Biden reaffirms commitment to human rights, even as administration praises Saudi Arabia over oil

U.S. President Joe Biden signs an executive order to reform federal and local policing on the second anniversary of the de...

REHOBOTH BEACH, Dell ( Associated Press) – President Joe Biden said Friday that he has not changed his views on human rights despite his administration’s praise of Saudi Arabia – which he promised to make “pariah” over its abuses – received the key. To do this, oil producers will increase production.

Biden said he was not sure he was going to Saudi Arabia and “there are no direct plans at the moment” to visit the kingdom. He acknowledged that he hopes to meet leaders of some Arab countries, including Israel and Saudi Arabia, at some point.

The comments come as the White House looks more certain about the visit. A person familiar with the White House’s plan said Biden has decided to visit Saudi Arabia as well as Israel, possibly putting a stop to a previously scheduled trip to Europe for a pair summit this month, but The details have not been finalized. The person was not authorized to comment publicly.

Asked about a possible trip to Saudi Arabia, Biden told reporters after commenting on the May jobs report, “Look, I’m not going to change my mind on human rights.” “But as President of the United States, my job is to bring peace if I can, to bring peace if I can. And that’s what I’m going to try to do.”

As a candidate for the White House, he pledged to treat Saudis as “pariahs” for the 2018 murder and disinformation of US-based journalist Jamal Khashoggi, a critic of Crown Prince Mohammed bin Salman’s brutal methods. US intelligence officials determined that the Crown Prince had sanctioned the killing.

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Biden, who is spending the weekend at his Delaware beach home, shrugged off reporters’ questions about whether he will meet with the prince, often referred to by his initials, MBS, should he visit the state .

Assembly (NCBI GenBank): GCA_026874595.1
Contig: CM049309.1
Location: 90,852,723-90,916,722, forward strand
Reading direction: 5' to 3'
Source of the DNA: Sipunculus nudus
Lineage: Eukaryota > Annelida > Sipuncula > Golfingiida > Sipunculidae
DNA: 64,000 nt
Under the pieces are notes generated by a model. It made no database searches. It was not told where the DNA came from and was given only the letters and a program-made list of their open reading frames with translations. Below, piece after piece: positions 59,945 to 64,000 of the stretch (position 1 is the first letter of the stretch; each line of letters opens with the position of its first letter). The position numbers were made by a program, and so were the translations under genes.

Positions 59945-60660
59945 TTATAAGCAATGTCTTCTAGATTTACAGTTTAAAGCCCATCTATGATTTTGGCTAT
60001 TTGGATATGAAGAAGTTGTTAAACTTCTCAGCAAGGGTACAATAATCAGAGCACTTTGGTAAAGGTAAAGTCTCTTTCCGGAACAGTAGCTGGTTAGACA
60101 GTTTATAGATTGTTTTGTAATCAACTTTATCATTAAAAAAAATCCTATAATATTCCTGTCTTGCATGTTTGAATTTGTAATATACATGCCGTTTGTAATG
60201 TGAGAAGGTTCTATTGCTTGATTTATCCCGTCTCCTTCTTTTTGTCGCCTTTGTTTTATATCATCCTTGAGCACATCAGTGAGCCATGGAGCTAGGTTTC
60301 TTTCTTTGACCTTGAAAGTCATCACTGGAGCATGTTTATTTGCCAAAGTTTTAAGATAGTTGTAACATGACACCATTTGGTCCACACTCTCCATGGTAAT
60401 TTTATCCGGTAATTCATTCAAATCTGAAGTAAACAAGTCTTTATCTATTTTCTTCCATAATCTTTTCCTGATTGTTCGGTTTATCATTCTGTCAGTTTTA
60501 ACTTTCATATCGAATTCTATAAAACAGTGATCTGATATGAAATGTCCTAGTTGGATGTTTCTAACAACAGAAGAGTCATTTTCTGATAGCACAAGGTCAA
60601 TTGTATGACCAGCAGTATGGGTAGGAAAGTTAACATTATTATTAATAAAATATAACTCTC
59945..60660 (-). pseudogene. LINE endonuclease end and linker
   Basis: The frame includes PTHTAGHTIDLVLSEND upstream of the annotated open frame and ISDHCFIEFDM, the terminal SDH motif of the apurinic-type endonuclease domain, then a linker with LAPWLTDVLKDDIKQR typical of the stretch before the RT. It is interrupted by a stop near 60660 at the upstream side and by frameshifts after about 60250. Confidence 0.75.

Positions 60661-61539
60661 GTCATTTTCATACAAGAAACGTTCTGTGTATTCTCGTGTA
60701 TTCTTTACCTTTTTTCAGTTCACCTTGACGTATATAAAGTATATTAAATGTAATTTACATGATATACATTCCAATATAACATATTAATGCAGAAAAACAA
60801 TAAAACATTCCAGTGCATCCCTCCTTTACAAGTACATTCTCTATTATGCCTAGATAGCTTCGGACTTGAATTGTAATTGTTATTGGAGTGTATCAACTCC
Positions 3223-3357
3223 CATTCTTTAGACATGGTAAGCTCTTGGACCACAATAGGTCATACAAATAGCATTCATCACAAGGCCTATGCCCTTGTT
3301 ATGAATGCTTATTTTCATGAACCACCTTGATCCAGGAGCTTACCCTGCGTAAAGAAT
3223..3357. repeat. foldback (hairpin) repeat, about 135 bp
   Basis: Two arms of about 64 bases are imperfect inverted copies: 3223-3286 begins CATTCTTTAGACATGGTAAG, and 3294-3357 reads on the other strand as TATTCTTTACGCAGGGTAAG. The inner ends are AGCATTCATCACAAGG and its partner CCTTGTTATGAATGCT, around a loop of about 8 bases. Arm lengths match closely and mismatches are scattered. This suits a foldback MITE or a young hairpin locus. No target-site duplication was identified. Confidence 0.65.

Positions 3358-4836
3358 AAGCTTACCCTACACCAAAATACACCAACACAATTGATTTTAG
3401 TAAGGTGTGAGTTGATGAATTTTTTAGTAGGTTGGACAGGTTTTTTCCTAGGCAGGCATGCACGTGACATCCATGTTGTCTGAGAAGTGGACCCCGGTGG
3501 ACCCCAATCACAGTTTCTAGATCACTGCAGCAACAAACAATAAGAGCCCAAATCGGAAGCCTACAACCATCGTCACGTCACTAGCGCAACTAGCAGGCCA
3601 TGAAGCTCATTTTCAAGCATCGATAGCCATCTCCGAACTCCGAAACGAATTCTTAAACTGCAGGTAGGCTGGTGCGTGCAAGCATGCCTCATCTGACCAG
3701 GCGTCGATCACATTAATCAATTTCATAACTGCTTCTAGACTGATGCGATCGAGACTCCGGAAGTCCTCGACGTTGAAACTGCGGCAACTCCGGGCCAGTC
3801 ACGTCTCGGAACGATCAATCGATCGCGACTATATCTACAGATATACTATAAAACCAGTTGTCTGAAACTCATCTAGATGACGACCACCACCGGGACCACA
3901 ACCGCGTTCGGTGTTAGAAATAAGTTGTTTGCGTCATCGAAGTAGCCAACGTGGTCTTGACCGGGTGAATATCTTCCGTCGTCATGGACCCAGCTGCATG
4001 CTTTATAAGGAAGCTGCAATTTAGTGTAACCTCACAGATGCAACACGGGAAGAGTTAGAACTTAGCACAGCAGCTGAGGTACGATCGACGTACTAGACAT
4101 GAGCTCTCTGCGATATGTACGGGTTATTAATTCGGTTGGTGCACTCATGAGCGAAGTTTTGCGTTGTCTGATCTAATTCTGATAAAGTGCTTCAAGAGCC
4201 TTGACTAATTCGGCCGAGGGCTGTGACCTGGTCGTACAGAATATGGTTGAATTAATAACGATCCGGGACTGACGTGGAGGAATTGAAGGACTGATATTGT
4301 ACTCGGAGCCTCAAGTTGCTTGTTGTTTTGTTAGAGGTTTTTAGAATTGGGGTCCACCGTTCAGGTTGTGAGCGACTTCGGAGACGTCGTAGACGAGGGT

“Look, we’re getting way ahead of ourselves here,” Biden said when asked about such a meeting. “What I want to do is to see that we reduce the possibility that this will continue, some silly war between Israel and the Arab countries, and that’s what I’m focused on.”

The OPEC+ group – OPEC nations plus Russia – announced on Thursday that they would increase production by 648,000 barrels per day in July and August, offering modest relief to a struggling global economy that has been battered by Russia’s invasion of Ukraine.

OPEC, whose de facto leader is Saudi Arabia, for months resisted pressure from the White House to increase oil supplies more quickly. That stance, along with an EU agreement to end most oil imports from Russia, has driven prices higher. Petrol and diesel prices are also rising due to the lack of refining capacity to convert crude oil into motor fuel.

Biden on Friday described the OPEC+ move as a “positive” but said he did not know whether it would be enough to help Americans at the pump. White House press secretary Karine Jean-Pierre on Thursday credited Saudi Arabia for its role in “gaining consensus” within the oil producers’ bloc.

In addition to praising the White House for Saudi Arabia’s role in securing the OPEC+ pledge, the president this week expressed “courageous leadership” by agreeing to a 60-day ceasefire extension in his seven-year-old war with Saudi Arabia. appreciated for Yemen expansion was also announced on Thursday.

Madani reported from Washington. Associated Press writer Darlene Superville contributed reporting.